“The Bucks of Oranmore” is often is just called “the Bucks,” and there’s an oft-repeated statement in county Clare, concerning changing things that should not be changed: “the bucks should not be interfered with” — this statement is attributed to John Kelly (1921-1988) commenting on someone’s unfamiliar setting of the bucks during a session.
If this tune seems challenging then take some advice often given for those just learning it: (1) learn it by ear from one particular recording – a young Matt Malloy and Donal Lunny have a mighty video of the bucks, and there’s another of it played by Liz Carroll, Charlie Lennon, Mairtin O’Connor & Dave Flynn (starting at 2:14); (2) break the tune up in your head and work on small bits of it at a time (this is what neuropsychologists call “chunking”); and (3) as there are many repeating phrases (for example, the last three parts end the same way), start slowly by chunking the repeating phrases in this tune. This advice will take you a long way when dealing with wonderful tunes that you think are “too hard.” Since, in fact, YOU ALREADY KNOW ALL THE NOTES, they can’t be too hard! Play it as slowly as you need to keep the tempo steady. Anyway, this tune is a very popular session tune globally, but no one thinks it’s played too much. In Dingle the tune is almost always followed by the “Foxhunter’s Reel” (usually in A, but sometimes in G and THEN in A).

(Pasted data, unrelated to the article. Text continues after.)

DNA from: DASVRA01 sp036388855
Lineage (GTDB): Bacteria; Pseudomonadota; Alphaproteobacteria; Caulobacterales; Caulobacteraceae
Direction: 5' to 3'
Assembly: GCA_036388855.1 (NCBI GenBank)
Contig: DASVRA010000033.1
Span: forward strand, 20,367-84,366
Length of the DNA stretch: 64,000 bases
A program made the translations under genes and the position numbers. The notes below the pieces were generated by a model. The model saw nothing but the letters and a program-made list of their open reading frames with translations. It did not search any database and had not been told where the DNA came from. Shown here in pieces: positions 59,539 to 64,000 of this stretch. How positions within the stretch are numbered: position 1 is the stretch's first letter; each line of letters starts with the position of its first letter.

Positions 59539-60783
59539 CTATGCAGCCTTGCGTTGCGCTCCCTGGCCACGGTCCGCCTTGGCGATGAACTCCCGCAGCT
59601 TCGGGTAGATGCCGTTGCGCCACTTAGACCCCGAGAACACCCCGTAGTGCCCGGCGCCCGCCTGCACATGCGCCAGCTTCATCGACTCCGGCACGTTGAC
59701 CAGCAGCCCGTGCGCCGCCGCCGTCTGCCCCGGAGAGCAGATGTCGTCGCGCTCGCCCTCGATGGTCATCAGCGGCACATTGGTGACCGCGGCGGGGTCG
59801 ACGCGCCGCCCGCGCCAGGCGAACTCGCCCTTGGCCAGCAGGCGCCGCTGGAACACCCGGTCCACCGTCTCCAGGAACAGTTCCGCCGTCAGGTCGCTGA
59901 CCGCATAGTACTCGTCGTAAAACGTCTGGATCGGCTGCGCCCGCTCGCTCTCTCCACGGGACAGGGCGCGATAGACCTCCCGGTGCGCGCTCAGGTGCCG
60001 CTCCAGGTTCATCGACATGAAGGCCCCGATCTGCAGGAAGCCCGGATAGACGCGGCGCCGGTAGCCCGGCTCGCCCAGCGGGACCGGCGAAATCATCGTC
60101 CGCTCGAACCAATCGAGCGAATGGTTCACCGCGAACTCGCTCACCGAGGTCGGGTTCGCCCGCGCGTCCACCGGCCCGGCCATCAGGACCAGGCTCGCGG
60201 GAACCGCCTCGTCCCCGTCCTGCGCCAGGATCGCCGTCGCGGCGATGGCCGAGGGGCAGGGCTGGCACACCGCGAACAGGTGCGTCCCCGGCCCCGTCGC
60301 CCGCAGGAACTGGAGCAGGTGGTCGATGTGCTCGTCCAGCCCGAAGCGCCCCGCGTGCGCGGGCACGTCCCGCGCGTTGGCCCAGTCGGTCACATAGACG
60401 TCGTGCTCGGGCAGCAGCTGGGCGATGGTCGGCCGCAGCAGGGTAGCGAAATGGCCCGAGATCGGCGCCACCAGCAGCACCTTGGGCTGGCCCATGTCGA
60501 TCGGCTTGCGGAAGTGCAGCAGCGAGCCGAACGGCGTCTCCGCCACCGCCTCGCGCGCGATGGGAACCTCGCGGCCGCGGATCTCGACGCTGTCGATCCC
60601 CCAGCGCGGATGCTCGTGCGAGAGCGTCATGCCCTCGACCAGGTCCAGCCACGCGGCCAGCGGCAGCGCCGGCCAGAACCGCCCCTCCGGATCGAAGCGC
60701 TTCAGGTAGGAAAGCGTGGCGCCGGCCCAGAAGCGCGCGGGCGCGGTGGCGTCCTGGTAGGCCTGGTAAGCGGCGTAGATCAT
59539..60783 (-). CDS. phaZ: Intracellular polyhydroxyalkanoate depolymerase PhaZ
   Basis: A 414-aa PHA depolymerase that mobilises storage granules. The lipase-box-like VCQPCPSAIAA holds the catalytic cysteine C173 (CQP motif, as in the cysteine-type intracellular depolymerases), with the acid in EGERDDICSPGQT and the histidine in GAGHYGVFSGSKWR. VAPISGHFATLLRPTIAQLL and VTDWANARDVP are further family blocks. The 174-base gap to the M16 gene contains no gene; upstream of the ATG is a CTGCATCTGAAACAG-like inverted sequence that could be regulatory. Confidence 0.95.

The Bucks of Oranmore, slow tempo
The Bucks of Oranmore, med tempo